“If you go slowly enough, six or seven months is an eternity—if you let it be—if you forget old things, and learn new ones. Even a week can last forever.”
Rick Bass, Winter

"In the midst of winter, I finally learned that there was in me an invincible summer."
Albert Camus

Wednesday, January 25, 2012

Day 49: What the Dog Sees in Him

Last March I was shopping for lunch at the market in Cassis, and I met a lovely dog.  She was black and white like a big saddle shoe, with soft fur and big eyes.  She looked like a springer spaniel but reminded me of a border collie in the way she watched over her domain with such vigilance.  I longed to pet her. 

I bought fruit and cheese and bread for a picnic, but I kept checking back.  Who is this dog's person?  I tried to get her attention, but she only had eyes for her companion, whom I knew could not be very far away.

After a few moments passed, and the dog inched closer to the crowds, I couldn't contain my curiosity. Who was this dog's person?  I had to know.

That woman, there?  A Korean woman in her early twenties walked past carrying a bunch of yellow jonquils.


What about him?

A middle-aged man with a white goatee and a beige raincoat approached with a newspaper tucked in his elbow.  He sat on a bench to read, but the dog did not acknowledge his presence.

Definitely not him.

The dog now could clearly see her person.  She pulled herself further out from under the bench.

This is exactly the intensely focused look Zoe has perfected over the years.  It's a herding dog look, I think, although other dogs seem to have mastered it.  The world revolves on its axis inside the pupils of this dog, and that world is one human being.  I have seen Zoe assume this same position: she lies down with her head and neck straight down on the earth and stretches forward as far as she can go.

A tall blond woman in skinny jeans and knee-high boots walked past.

No.  Not her either.

Finally the dog began wagging her tail in joy.  A tall man appeared in a tan, ragged coat.  Some of his teeth were tan as well.  He had the blurry, unfocused eyes of a hard drinker.  In France, a street person like this is called a clochard.  He had bought a small amount of cheese and meat for himself and the dog.  Then he took a sip from something in a paper bag.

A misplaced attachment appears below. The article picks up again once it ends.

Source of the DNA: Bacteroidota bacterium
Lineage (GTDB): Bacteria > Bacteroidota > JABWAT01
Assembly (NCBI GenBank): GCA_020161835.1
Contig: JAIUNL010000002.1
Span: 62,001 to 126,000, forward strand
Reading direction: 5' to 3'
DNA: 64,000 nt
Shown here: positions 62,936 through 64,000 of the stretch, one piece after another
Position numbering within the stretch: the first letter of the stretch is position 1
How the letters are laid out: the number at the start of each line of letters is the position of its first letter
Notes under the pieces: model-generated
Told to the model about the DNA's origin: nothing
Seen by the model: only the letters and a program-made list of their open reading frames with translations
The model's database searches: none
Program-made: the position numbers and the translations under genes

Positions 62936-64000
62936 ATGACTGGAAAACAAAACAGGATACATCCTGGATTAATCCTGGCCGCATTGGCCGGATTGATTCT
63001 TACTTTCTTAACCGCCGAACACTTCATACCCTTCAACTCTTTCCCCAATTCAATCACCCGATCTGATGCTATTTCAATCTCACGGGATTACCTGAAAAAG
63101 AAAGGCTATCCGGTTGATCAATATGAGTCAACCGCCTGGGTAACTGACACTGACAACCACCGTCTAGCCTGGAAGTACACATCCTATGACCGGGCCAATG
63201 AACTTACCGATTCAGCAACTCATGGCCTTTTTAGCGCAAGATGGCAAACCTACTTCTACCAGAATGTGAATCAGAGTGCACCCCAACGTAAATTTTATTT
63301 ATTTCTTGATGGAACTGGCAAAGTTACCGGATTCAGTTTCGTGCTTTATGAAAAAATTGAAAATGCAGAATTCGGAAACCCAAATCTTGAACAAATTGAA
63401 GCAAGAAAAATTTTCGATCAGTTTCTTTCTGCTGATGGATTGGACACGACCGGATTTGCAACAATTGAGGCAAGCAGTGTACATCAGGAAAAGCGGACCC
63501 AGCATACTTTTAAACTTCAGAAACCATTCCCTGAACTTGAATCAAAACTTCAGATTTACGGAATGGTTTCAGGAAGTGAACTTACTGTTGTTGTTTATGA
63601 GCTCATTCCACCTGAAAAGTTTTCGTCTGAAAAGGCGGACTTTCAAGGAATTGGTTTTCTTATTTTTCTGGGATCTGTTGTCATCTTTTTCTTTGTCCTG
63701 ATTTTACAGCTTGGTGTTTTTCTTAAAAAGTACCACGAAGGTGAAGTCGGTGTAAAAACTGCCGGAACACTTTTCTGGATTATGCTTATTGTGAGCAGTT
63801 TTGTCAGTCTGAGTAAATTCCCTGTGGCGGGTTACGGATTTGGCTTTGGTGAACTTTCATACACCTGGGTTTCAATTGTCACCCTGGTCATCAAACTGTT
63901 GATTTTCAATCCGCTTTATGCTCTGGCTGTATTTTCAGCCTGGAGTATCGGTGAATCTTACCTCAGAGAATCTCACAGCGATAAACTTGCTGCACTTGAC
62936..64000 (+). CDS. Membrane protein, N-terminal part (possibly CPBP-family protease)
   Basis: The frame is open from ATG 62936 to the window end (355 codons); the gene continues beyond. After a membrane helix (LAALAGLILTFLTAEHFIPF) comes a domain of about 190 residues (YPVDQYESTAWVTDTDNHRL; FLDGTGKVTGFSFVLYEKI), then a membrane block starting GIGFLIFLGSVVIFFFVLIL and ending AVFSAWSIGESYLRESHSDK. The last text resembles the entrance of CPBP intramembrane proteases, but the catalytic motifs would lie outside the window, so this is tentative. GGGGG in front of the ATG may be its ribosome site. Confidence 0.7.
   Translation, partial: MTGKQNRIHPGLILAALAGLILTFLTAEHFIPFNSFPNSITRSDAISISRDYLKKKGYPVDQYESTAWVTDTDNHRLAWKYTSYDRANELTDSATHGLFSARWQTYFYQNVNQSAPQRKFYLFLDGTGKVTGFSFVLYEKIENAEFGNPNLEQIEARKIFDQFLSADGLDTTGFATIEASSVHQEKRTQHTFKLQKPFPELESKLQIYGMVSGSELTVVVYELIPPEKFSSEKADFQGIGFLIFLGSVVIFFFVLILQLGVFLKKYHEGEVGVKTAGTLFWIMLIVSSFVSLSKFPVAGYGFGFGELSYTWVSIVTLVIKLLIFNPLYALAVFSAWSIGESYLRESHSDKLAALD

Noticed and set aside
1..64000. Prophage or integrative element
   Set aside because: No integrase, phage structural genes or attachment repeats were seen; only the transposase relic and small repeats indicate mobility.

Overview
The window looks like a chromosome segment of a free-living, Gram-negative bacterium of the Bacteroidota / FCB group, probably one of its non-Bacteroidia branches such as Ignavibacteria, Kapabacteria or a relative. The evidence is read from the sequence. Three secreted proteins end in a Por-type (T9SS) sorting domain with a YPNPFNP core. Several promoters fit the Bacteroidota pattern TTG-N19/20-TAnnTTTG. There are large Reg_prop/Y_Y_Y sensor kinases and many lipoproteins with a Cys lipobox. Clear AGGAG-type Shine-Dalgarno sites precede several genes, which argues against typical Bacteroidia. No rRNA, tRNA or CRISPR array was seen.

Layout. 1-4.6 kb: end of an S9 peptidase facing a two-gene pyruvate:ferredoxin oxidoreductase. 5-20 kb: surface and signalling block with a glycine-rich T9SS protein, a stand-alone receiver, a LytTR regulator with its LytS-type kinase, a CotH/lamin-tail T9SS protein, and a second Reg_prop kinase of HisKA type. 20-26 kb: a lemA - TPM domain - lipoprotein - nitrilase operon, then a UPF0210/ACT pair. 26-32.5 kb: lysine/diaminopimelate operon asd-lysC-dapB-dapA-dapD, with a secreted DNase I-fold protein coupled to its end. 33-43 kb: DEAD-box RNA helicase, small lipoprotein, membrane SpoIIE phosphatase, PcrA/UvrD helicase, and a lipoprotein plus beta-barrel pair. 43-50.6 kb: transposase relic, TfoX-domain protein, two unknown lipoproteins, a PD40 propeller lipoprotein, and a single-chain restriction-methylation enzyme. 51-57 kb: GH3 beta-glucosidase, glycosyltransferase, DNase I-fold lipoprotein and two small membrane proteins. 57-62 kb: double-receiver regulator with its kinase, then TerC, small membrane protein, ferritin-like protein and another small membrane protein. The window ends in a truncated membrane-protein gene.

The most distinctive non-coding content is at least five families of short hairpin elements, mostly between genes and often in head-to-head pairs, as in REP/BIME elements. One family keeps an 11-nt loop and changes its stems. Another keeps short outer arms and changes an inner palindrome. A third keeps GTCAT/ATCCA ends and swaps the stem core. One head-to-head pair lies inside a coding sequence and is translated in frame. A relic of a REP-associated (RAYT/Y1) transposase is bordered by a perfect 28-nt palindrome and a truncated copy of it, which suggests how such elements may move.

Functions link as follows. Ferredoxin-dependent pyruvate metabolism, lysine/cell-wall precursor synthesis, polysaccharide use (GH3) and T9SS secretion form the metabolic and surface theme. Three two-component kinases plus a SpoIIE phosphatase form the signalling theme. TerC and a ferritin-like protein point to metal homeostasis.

The dog was calm now.  The man sat on the bench and dog climbed underneath, order restored to her world.

I was on the opposite bench.  I resisted taking a picture of him, so you only see his legs here.  I said, "La chienne est contente maintenant," the dog is content now.  But he didn't seem to understand me.  It could have been my accent.  It could have been that he wasn't used to having people speak to him.  Or maybe he was already a little drunk.

I wanted to respect their privacy, but if you look closely, you can see the man's legs and the dog.
I don't know if I have ever missed Zoe more than I did as I watched those two be reunited after an endless separation of maybe ten minutes.

Yesterday I met a woman who told me about her father's decline into dementia, and how he no longer remembers her name.  She is just, "sweetie," which works for her.  He knows he has a son named Richard, but he doesn't recognize Richard when he sees him.

Nine years ago, Richard adopted a dog from the humane society.  Every day for eight years, he left the dog at his parents' house when he went to work.  The dog's name is Rusty.  Rusty loved spending her days with Richard's parents.  What she would do when she came in the house was kiss both of them, and then sit on the father's feet.  The man would read the newspaper, or watch TV, and there Rusty would be.

Last January the man's wife died and he began to lose his bearings.  Now he lives in a nursing home.

The dog visits often, and does what she always has.  She licks his face, then sits on his feet.  "Hi, Rusty," he says.  And sometimes, "Rusty, next time you come, you should bring Richard."  Richard will be standing there when his father says this.

I asked the woman if the dog treats her father any differently now than she ever did.

"She's a little distracted by all the people coming and going in the nursing home, and all the new sights and smells," she said.  "But no, when it comes to being with my dad, she sees him the same way.  She loves him the same way.  And the two of them, Dad and Rusty, are the same way together as they've always been."

I thought about this for a while.  I imagined how this man's two adult children have been forced to say and do different things in his presence now that his reality is so irrevocably altered.  He doesn't reliably know them.  He believes his dead wife visits every day.  He doesn't always know where he is.  But the dog still knows him.  The dog knows the "real" him that is still there and has always been there.  And he knows the dog.

When he is with Rusty, then, he is still himself.  He is still the man who loves Rusty, his companion for eight years.  He is still a man with a dog at his feet.

I couldn't wait to get home and see Zoe.

Sometimes when Zoe has been in the yard and doesn't want to come inside, I use my husband as enticement.  "Let's go see your daddy!" I will say, and she comes running up from the river and into the house.

What does the dog see in him?  What does Rusty see in the man in the nursing home who is losing his memory and doesn't always know his own son?  What did the French dog see as she tugged at the lead to get as close to her person as possible while he shopped at the market?

Love.  Home.  Or whatever those words are and mean in a dog's world, in a dog's bottomless eyes.

photo by Francois Bernier

1 comment:

  1. tender examples of themes that are so universal. This one really hits home for me as a member of the boomer generation. Many parents looking "through" their children, but have such strong connections to others in their lives. Connection is good, when and where ever, eh?